Effects of Temperature and Wetness Duration on Infection of Oilseed Rape Leaves by Ascospores of Leptosphaeria maculans (Stem Canker)
- 110 Downloads
In controlled environment experiments, ascospores of Leptosphaeria maculans (stem canker) infected oilseed rape (cv. Nickel) leaves and caused phoma leaf spots at temperatures from 8°C to 24°C and leaf wetness durations from 8 h to 72 h. The conditions that produced the greatest numbers of leaf spot lesions were a leaf wetness duration of 48 h at 20°C; numbers of lesions decreased with decreasing leaf wetness duration and increasing or decreasing temperature. At 20°C with 48 h of leaf wetness, it was estimated that one out of four spores infected leaves to cause a lesion whereas with 8 h of leaf wetness only one out of 300 spores caused a lesion. As temperature increased from 8°C to 20°C, the time from inoculation to the appearance of the first lesions (a measure of the incubation period) decreased from 15 to 5 days but leaf wetness duration affected the length of the incubation period only at sub-optimal temperatures. Analyses suggested that, within the optimal ranges, there was little effect of temperature or wetness duration on incubation period expressed as degree-days; the time until appearance of 50% of the lesions was ca. 145 degree-days. A linear regression of % leaves with lesions (Pl) (square-root transformed) on % plants with lesions (Pp) accounted for 93% of the variance: √Pl=1.31+0.061Pp. This relationship was also investigated in winter oilseed rape field experiments in unsprayed plots from October to April in 1995/96 (cv. Envol), 1996/97 (cv. Envol), 1997/98 (cvs Bristol and Capitol) and 1998/99 (cvs Apex, Bristol and Capitol) seasons. The linear regression of % leaves with lesions (square-root transformed) on % plants with lesions accounted for 90% of the variance and had a similar slope to the controlled environment relationship: √Pl=0.81+0.051Pp. These results were used to examine relationships between the development of phoma leaf spot on plants in winter oilseed rape crops, the incubation period of L. maculans and the occurrence of infection criteria (temperature, rainfall) in the autumns of 1996, 1997 and 1998.
Unable to display preview. Download preview PDF.
- Badawy HMA, Hoppe HH and Koch E (1991) Differential reactions between the genus Brassica and aggressive single spore isolates of Leptosphaeria maculans. Journal of Phytopathology 131: 109-119Google Scholar
- Fitt BDL, Gladders P, Turner JA, Sutherland KG, Welham SJ and Davies JML (1997) Prospects for developing a forecasting scheme to optimise use of fungicides for disease control on winter oilseed rape in the UK. Aspects of Applied Biology 48: 135-142Google Scholar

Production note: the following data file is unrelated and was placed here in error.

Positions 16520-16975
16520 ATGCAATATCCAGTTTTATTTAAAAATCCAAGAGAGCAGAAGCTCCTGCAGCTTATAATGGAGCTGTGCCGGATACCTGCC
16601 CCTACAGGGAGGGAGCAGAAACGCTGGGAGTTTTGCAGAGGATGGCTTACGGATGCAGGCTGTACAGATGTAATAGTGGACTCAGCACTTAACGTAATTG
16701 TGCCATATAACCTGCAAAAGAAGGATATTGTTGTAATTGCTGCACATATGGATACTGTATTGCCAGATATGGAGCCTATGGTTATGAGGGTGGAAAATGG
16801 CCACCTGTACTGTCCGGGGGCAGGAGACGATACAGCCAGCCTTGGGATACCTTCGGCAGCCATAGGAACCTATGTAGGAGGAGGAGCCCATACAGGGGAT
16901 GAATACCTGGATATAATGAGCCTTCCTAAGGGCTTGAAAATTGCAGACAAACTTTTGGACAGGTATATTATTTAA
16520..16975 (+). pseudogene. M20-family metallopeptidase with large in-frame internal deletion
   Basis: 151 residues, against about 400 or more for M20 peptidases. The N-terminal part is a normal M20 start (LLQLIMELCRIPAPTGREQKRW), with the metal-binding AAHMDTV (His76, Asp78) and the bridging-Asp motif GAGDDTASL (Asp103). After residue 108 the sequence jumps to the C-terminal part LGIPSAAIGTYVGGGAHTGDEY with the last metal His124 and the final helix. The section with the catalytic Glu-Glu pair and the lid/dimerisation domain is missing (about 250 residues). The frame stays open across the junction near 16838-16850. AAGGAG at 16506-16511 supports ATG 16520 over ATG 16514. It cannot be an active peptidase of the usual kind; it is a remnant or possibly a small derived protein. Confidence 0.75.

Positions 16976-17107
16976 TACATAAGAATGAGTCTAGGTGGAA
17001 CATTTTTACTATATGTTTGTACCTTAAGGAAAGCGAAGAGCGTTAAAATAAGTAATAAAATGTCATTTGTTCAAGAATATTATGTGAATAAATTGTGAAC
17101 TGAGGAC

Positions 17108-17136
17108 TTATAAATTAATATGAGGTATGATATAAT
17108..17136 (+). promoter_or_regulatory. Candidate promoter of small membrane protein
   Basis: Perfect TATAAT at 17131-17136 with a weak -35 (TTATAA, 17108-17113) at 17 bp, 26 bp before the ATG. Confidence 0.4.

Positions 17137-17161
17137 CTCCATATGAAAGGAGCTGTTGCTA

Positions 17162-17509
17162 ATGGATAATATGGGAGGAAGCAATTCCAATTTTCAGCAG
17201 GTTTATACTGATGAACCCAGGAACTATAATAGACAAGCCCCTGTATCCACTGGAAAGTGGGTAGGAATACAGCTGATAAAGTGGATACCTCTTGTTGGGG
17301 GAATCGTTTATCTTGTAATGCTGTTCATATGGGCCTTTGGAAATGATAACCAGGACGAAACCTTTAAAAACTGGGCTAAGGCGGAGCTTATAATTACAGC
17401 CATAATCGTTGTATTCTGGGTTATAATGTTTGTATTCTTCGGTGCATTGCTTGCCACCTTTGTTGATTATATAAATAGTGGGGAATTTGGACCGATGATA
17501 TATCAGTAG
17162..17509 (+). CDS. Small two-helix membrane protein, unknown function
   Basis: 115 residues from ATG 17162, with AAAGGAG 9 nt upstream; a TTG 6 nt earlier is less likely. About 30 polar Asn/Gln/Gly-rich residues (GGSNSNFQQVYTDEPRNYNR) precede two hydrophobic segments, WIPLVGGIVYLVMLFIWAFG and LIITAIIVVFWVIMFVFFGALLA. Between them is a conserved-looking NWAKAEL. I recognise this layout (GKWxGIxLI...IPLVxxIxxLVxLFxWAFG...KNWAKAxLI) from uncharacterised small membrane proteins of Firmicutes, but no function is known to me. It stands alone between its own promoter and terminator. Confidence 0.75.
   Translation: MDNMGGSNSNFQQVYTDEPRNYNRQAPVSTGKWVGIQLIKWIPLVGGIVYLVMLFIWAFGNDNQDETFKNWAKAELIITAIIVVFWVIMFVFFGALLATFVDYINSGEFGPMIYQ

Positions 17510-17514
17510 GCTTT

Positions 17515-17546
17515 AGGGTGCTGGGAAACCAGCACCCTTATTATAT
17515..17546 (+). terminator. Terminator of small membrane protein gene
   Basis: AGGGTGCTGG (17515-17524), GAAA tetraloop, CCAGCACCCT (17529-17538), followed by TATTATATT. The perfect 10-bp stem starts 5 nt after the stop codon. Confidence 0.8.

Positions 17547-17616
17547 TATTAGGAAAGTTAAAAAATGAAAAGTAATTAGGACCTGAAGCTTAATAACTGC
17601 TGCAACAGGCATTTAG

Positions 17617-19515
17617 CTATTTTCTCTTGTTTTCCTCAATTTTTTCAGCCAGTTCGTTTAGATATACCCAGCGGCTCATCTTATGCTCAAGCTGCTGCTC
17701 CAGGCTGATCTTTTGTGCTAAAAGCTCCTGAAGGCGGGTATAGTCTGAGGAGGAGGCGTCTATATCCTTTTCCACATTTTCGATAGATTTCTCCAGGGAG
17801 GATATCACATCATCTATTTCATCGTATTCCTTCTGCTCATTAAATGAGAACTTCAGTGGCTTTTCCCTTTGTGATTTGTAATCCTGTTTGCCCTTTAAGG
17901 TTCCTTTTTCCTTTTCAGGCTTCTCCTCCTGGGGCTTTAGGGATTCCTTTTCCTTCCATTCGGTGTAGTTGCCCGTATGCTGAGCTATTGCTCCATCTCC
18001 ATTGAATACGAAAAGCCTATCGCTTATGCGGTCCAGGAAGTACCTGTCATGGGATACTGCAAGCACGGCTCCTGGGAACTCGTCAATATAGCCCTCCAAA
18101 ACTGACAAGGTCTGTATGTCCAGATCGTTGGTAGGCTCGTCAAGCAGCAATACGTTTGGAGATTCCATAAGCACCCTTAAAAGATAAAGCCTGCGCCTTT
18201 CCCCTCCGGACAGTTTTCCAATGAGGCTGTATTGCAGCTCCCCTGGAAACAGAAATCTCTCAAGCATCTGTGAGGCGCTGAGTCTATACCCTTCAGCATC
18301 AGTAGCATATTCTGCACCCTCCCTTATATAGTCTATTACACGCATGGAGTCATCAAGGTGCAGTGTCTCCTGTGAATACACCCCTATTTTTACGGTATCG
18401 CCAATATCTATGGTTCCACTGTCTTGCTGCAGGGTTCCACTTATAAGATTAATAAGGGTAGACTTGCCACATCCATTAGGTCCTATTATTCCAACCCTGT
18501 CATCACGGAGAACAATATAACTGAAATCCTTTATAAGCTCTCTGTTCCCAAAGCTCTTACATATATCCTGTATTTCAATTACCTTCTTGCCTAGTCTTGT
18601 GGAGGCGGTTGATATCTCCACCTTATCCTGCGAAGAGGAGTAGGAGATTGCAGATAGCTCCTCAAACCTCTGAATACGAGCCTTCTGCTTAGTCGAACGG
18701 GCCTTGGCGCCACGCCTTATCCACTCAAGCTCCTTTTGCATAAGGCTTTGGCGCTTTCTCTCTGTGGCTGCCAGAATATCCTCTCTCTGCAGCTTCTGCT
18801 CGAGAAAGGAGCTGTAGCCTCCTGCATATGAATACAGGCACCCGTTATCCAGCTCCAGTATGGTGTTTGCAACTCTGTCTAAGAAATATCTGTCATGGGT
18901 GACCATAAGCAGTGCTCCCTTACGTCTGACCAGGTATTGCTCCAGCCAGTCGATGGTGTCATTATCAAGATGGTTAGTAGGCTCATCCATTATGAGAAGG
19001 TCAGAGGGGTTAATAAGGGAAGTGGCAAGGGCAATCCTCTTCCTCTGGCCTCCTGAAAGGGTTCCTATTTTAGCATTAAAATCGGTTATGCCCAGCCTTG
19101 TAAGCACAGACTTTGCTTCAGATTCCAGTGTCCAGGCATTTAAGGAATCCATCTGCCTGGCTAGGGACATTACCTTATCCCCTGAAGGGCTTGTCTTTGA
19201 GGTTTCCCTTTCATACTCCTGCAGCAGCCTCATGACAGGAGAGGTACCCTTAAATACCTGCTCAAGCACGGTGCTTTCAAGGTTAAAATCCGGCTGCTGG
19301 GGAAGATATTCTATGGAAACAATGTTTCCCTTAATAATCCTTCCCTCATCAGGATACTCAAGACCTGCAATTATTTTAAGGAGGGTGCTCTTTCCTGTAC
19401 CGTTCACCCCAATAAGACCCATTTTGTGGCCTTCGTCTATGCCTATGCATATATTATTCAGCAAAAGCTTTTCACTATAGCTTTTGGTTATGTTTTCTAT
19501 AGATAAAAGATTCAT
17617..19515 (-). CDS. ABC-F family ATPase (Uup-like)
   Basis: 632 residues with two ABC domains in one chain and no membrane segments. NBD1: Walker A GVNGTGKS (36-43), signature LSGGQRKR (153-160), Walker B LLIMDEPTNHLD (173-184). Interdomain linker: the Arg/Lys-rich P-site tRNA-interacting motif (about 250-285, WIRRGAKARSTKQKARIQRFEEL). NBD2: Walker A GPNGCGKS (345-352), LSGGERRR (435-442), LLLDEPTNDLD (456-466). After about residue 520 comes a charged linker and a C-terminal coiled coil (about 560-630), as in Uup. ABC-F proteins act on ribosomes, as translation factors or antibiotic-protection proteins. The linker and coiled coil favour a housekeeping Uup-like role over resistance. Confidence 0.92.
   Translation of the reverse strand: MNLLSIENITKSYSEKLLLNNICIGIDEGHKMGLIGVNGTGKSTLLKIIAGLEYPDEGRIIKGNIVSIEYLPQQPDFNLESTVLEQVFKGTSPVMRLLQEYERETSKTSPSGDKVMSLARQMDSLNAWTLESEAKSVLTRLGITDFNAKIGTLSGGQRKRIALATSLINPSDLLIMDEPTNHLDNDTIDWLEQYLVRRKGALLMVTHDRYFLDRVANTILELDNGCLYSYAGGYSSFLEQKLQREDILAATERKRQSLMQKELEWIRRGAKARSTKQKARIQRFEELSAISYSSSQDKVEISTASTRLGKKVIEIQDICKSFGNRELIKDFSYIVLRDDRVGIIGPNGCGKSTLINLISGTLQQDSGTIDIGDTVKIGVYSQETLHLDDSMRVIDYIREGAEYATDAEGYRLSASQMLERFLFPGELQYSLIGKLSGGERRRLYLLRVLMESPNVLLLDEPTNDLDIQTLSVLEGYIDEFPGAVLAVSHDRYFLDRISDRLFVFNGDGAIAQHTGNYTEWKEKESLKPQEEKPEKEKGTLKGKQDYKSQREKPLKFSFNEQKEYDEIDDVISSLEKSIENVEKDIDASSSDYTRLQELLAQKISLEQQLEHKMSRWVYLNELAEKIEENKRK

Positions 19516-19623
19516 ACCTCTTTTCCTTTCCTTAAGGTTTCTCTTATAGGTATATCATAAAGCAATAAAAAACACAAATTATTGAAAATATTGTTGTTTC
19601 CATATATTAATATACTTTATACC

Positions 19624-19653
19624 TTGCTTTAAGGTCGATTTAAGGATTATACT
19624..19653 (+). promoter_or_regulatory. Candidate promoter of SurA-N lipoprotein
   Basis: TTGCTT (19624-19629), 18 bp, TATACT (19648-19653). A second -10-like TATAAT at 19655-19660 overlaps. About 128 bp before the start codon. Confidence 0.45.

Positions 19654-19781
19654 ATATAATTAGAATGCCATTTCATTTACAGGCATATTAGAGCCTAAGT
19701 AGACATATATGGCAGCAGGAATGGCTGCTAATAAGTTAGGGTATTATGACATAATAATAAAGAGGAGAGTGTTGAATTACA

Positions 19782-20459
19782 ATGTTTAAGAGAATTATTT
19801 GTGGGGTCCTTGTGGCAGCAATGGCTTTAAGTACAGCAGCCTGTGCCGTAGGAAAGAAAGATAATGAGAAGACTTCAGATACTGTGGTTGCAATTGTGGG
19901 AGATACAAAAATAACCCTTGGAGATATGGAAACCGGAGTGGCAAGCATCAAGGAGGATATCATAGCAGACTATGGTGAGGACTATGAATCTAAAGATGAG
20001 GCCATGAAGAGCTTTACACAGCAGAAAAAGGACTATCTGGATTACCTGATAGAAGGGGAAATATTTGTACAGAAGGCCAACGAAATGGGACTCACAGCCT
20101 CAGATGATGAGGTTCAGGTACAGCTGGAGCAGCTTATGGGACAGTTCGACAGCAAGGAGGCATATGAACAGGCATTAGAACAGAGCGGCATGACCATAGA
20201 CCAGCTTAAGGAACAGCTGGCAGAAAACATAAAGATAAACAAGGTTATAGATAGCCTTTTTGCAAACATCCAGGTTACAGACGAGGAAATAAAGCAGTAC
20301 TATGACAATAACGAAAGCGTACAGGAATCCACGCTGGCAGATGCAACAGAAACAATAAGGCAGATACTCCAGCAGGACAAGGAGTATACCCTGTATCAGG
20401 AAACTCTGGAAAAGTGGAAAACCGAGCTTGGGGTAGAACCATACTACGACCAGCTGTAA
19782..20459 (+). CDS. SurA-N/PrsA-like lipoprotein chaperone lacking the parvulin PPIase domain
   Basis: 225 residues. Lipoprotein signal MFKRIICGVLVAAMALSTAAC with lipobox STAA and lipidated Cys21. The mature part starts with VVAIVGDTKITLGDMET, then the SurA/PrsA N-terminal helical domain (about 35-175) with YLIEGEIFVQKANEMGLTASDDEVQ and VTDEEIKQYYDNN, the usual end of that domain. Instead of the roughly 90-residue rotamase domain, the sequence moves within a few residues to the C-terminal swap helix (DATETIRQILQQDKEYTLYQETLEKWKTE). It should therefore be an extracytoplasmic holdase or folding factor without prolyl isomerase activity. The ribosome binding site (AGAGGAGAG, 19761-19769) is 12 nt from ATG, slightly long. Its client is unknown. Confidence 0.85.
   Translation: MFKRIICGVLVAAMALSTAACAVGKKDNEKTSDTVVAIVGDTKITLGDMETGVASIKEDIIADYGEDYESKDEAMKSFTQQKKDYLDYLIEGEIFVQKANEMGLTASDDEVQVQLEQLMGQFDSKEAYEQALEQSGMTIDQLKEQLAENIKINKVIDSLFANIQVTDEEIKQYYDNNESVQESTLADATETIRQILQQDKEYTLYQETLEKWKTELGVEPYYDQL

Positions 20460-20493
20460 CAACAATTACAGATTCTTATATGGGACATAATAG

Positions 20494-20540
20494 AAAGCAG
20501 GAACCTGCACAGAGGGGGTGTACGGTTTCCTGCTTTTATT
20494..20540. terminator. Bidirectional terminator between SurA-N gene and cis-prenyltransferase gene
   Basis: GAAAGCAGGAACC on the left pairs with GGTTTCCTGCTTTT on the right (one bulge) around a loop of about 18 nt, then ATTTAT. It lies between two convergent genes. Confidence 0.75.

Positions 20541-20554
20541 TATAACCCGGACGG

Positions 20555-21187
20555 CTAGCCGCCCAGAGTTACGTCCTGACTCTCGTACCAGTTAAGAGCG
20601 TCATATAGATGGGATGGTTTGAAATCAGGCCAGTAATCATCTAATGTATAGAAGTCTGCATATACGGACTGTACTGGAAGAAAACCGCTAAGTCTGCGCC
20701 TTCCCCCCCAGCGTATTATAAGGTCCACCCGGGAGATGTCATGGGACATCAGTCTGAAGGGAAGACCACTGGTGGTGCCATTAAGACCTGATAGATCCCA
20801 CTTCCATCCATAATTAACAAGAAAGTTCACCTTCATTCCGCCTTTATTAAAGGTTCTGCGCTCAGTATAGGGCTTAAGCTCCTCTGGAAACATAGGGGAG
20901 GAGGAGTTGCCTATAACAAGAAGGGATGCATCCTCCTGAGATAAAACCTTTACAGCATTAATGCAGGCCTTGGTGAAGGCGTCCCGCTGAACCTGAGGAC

- Figueroa L, Fitt BDL, Welham SJ, Shaw MW and McCartney HA (1995) Early development of light leaf spot (Pyrenopeziza brassicae) on winter oilseed rape (Brassica napus) in relation to temperature and leaf wetness. Plant Pathology 44: 641-654Google Scholar
- Gladders P and Musa TM (1980) Observations on the epidemiology of Leptosphaeria maculans stem canker in winter oilseed rape. Plant Pathology 29: 28-37Google Scholar
- Gladders P and Symonds BV (1995) Occurrence of canker (Leptosphaeria maculans) in winter oilseed rape in Eastern England 1977–1993. International Organisation for Biological Control Bulletin 18: 1-11Google Scholar
- Gladders P, Symonds BV, Hardwick NV and Sansford CE (1998) Opportunities to control canker (Leptosphaeria maculans) in winter oilseed rape by improved spray timing. International Organisation for Biological Control Bulletin 21: 111-120Google Scholar
- Hammond KE and Lewis BG (1986) The timing and sequence of events leading to stem canker disease in populations of Brassica napus var. oleifera in the field. Plant Pathology 35: 551-564Google Scholar
- Hammond KE and Lewis BG (1987) The establishment of systemic infection on leaves of oilseed rape by Leptosphaeria maculans. Plant Pathology 36: 135-147Google Scholar
- Hammond KE, Lewis BG and Musa TM (1985) A systemic pathway in the infection of oilseed rape plants by Leptosphaeria maculans. Plant Pathology 34: 557-565Google Scholar
- Payne RW, Lane PW, Digby PGN, Harding SA, Leech PK, Morgan GW, Todd AD, Thompson R, Wilson GT, Welham SJ and White RP (1993) Genstat 5 Release 3 Reference Manual. Clarendon Press, OxfordGoogle Scholar
- Rotem J (1994) The Genus Alternaria; Biology, Epidemiology and Pathogenicity. APS Press, St. PaulGoogle Scholar
- Welham SJ (1992) Procedure GLMM. pp. 154-158. In: Genstat 5 Procedure Library Manual. Payne RW and Arnold GM (eds). Numerical Algorithms Group, OxfordGoogle Scholar